How artificial sweeteners could make us eat more

According to a new study artificial sweeteners could increase hunger by making the brain believe we are starving:

Scientific American: How Artificial Sweeteners May Cause Us to Eat More

A vast body of research suggests that sugar substitutes, despite having far fewer calories than sugar itself, can wreak various forms of metabolic havoc such as upping diabetes risk and — perhaps paradoxically — causing weight gain in the long term.

The actual studies referred to were done using flies and mice, so the relevance for humans is not certain. But it matches several studies on humans showing for example that women lose weight by giving up drinking diet sodas.

Does this make you motivated to throw out the diet soda (if you haven’t already)?

Earlier about artificial sweeteners

How to Lose Weight #9: Avoid Artificial Sweeteners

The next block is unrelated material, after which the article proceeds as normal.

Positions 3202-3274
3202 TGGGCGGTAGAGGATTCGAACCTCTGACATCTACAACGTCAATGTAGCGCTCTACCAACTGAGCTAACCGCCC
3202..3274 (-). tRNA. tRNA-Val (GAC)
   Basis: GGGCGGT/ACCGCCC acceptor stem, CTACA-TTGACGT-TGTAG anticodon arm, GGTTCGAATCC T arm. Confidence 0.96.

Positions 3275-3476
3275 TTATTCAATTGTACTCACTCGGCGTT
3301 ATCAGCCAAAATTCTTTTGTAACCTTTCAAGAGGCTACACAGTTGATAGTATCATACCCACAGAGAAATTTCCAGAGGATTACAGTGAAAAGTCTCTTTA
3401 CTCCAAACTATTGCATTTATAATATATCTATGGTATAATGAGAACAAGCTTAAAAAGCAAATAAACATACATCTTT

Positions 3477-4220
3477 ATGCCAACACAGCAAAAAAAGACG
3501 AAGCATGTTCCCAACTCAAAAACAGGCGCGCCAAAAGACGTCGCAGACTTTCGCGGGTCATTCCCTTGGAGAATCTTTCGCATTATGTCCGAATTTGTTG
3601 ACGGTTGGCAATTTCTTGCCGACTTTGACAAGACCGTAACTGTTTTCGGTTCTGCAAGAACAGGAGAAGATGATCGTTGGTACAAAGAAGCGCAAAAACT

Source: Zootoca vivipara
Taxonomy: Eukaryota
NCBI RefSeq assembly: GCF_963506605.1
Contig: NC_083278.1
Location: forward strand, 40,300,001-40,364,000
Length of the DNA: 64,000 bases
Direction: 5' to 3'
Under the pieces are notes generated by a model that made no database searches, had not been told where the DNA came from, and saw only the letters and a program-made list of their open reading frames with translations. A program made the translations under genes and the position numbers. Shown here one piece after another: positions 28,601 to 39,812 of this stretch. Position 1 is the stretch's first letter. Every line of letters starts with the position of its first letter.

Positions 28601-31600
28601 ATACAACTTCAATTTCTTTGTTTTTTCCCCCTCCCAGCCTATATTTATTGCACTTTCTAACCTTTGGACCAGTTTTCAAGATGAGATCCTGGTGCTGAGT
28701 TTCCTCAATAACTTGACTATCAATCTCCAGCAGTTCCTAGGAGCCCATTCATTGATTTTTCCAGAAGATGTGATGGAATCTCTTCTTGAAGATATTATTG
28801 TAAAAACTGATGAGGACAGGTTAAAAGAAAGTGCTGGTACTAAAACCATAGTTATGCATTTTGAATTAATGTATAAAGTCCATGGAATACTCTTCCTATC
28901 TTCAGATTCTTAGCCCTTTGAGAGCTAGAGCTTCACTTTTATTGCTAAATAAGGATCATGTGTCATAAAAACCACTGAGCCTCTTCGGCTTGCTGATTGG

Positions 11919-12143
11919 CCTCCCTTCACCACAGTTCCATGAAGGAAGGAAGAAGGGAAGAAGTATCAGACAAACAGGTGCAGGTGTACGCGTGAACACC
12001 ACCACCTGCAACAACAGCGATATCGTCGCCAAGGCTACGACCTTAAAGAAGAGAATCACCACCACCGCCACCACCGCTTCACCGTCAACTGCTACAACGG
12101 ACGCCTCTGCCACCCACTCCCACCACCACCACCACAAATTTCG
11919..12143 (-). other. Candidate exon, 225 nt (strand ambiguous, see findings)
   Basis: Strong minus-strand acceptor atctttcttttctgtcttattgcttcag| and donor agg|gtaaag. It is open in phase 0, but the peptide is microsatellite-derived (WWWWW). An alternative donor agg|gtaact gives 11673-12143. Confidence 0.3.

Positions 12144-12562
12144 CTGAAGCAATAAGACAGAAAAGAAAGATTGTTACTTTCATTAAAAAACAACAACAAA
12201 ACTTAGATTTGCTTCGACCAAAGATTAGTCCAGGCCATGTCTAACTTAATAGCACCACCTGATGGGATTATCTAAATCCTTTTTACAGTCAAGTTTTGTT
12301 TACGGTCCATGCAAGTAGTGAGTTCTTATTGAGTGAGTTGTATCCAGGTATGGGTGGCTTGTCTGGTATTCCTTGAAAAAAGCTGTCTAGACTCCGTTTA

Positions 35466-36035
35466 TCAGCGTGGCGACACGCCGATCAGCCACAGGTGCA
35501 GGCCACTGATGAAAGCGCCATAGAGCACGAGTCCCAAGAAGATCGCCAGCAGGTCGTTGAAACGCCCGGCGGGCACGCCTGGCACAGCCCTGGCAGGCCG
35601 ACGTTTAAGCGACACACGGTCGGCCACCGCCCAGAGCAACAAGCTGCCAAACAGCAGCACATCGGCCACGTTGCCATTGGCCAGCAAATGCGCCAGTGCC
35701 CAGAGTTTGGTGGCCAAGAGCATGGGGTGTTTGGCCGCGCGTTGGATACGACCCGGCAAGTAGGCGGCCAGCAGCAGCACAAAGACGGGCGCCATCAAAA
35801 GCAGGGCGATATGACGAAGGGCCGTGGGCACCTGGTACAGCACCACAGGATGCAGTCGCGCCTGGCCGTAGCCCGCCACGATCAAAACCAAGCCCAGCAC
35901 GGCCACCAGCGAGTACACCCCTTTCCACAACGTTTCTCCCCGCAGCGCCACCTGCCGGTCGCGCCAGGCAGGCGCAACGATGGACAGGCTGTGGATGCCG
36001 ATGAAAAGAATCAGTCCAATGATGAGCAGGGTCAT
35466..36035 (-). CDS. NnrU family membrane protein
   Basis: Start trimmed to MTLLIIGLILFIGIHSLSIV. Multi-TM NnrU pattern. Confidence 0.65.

Study: Avoiding Diet Beverages Helps Women Lose Weight

Another Reason to be Sceptical of Artificial Sweeteners

Is Stevia Natural?

Top weight loss videos

  • How to Maximize Fat Burning
  • Isn't weight loss all about counting calories?
  • Cindy lost 80 pounds on keto

More >

13 comments

  1. Andi
    I'm sad about giving up artificial sweeteners, so at this point I'm not. I like them in coffee and soda. I don't drink soda very often but I do drink coffee daily. I have given up artificial sweeteners in tea. I feel like I have given up enough (bread, tortillas, corn chips, pasta, beans) that I'm not interested in giving up artificial sweeteners at this time. I will however be aware of this issue and consider it for myself in the future. Low carb makes overeating easy to avoid for me.
  2. Rachel
    I'm with you, Andi. I read the above article while happily sipping on my diet Pepsi (a rare treat). For making the occasional treat, I use Swerve (erythritol) to lightly sweeten my LCHF dessert. The pleasure these chemicals bring me currently outweigh their negatives. If my weight loss stalls, or if my cravings increase, I'll consider banning them.
  3. Bob Niland
    Natural sweeteners are a spectrum ranging from monosaccharides like glucose and fructose, through increasingly complex carbohydrates, some of which, like inulin, don't usually provoke BG at all, and are useful prebiotic fiber.